Using Violence as a Tool
“It’s all fun and games ’til someone loses an eye” – Mom
I was meeting with one of my business associates the other day. We were hashing out the schedule for the coming year and elaborating on the requirements for the new ARCS Train the Trainer Program. This program allows clients to expand their skills, even achieving the status of Trainer/Coach in the ARCS Self Defense & Combatives System (a level of fighting education unavailable until now).
One of our associates had difficulty comprehending our clear-cut definition of when to use violence as the solution to a dangerous problem. For us it’s simple, the situation needs to be criminal in nature and “life-or-death serious”, meaning… if you don’t take action you are going to be harmed.
This associate kept bringing up various social situations where someone is verbally (even mildly physically) aggressive but where the physical threat is unclear. In other words, at this point you’d be hard pressed to fight for any reason other than to “teach him a lesson”.
So let me share with you a story that a friend of mine once told me about. It is a great example of the dangers of “teaching someone a lesson”.
Seems his older brother (while not at the trainer level, still an excellent fighter) had a roommate who caused numerous problems for the other 3 in his house. Apparently the problem child (we’ll call him ‘Joe’) was a large guy, and both verbally and physically aggressive. The other roommates had nominated my friend’s brother (let’s call him ‘Tom’) to give ‘Joe’ his walking papers.
Although *much* smaller than ‘Joe’, ‘Tom’ was confident that with his extensive fighting training he could easily handle the situation.
As ‘Tom’ explained to ‘Joe’ that he needed to move out, ‘Joe’s reaction was to get verbally combative and use his larger frame as an intimidation factor.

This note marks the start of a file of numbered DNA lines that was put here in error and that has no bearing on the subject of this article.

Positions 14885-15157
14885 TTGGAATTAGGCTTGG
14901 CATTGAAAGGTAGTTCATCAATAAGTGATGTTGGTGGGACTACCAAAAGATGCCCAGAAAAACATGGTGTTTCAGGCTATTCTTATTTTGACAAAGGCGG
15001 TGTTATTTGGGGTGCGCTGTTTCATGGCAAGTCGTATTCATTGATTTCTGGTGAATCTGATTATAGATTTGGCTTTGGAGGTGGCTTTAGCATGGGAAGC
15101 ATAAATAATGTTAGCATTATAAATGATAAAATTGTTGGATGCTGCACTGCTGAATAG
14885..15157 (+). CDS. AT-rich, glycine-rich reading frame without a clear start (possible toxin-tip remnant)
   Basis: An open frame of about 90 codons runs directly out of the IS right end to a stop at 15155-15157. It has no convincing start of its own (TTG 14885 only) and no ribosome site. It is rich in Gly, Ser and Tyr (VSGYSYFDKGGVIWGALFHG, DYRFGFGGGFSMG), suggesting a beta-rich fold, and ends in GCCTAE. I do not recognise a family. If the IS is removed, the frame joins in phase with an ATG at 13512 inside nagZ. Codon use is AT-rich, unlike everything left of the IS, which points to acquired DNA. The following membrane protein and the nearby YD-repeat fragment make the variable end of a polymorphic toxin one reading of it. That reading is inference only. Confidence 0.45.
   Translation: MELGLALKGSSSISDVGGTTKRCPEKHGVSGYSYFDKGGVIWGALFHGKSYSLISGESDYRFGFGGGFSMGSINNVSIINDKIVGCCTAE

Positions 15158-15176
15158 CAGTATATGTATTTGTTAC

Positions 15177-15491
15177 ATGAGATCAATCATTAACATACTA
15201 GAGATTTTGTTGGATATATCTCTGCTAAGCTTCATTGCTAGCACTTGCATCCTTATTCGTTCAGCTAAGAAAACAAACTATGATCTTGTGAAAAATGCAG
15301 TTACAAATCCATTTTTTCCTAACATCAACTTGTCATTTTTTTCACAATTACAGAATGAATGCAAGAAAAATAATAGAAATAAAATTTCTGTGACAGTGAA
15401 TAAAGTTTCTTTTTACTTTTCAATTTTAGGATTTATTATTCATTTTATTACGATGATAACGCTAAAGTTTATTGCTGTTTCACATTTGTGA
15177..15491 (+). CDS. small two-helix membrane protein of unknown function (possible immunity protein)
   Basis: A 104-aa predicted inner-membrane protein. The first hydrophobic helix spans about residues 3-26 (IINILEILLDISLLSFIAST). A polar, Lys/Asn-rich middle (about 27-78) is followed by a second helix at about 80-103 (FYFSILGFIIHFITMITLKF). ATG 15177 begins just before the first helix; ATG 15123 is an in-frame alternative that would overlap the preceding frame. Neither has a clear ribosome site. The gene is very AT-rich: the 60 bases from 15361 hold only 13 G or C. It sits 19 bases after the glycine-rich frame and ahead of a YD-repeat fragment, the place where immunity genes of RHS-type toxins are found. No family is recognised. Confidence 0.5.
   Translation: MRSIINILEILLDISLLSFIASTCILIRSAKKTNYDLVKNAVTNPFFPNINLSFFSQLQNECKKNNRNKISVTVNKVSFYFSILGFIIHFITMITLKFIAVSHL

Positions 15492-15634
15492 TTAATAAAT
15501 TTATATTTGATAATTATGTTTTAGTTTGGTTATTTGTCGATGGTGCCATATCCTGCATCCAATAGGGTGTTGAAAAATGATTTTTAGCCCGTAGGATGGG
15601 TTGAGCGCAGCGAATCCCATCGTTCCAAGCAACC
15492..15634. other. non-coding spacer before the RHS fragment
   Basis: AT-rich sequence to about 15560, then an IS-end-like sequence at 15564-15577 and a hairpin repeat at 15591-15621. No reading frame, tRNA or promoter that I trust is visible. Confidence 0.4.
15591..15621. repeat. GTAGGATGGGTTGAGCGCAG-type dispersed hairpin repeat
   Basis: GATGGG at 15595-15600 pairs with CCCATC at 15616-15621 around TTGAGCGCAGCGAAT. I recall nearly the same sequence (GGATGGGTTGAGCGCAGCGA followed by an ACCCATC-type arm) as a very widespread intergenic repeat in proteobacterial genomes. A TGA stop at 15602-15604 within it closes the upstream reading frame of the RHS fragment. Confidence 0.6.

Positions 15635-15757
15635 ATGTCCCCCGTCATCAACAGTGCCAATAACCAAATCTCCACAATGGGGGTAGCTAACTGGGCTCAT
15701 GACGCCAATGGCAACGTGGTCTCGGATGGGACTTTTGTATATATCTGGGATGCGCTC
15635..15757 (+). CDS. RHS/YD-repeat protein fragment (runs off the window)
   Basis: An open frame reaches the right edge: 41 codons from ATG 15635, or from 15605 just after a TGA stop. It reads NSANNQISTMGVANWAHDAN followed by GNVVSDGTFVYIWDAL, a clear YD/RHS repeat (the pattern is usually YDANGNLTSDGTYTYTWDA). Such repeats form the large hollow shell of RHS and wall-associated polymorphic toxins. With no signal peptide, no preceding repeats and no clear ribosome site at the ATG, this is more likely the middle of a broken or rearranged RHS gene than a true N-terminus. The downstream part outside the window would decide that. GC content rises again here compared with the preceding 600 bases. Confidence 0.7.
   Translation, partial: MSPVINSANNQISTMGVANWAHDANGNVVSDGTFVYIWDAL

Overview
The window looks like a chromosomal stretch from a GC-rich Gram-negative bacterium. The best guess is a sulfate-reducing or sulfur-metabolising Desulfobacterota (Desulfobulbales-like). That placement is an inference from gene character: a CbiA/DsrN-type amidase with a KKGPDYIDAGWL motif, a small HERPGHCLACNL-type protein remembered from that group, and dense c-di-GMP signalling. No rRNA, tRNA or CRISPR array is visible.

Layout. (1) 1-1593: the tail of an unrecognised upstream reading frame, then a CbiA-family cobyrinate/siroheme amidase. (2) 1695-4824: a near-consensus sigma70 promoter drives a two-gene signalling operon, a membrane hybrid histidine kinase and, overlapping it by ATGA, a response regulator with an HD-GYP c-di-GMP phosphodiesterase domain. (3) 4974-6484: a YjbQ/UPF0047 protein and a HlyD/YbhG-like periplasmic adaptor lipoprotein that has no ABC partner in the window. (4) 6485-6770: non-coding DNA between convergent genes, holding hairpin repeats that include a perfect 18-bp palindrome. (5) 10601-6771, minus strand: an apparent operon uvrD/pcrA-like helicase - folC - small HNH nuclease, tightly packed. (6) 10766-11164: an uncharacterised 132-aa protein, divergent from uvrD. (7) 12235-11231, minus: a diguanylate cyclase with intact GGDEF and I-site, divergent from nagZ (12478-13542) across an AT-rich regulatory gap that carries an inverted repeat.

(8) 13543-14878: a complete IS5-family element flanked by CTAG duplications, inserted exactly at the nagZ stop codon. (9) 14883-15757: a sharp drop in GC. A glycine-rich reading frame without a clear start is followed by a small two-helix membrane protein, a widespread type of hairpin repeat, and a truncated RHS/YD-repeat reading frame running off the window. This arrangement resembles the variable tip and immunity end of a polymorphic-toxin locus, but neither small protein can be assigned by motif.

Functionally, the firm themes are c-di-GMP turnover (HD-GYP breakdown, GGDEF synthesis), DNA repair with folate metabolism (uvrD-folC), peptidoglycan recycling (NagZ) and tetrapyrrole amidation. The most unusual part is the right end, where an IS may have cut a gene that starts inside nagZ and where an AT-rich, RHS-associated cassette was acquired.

As he moved closer, ‘Tom’ felt it was time to let him know he wasn’t intimidated and met him with a knee to the groin and a short punch to the jaw. ‘Joe’ doubled over and moved away from the strikes, but he was still standing because ‘Tom’ hadn’t followed up his strikes since he was only half-heartedly “teaching Joe a lesson”.
What happened next was a nightmare.
Wondering if ‘Joe’ was all right ‘Tom’ moved closer, but ‘Joe’, now in a violent rage, charged and knocked him viciously to the floor, then jumped over his body and began repeatedly kicking him in the temple with his heavy work boots.
The end result: ‘Joe’ was arrested and ‘Tom’ required numerous MRI’s just to insure he had no lasting brain damage.
This as a perfect example of why, in a violent threat, there can only be one response… and it’s never an attempt to “teach someone a lesson” or simply as an ego boost.
If you are not prepared to leave the other guy in a non-functioning state, you are not committed to fight. You’re just playing with social violence. But in a truly violent situation, the other guy IS going to be committed to REALLY hurting you.
In this case ‘Tom’ used violence to “teach a lesson” and ‘Joe’ responded with a lethal attack. You can never know a person’s response to violence. If you use it to “teach a lesson” (i.e., treat violence as a game) you may very well find yourself missing an eye… just like Mom said!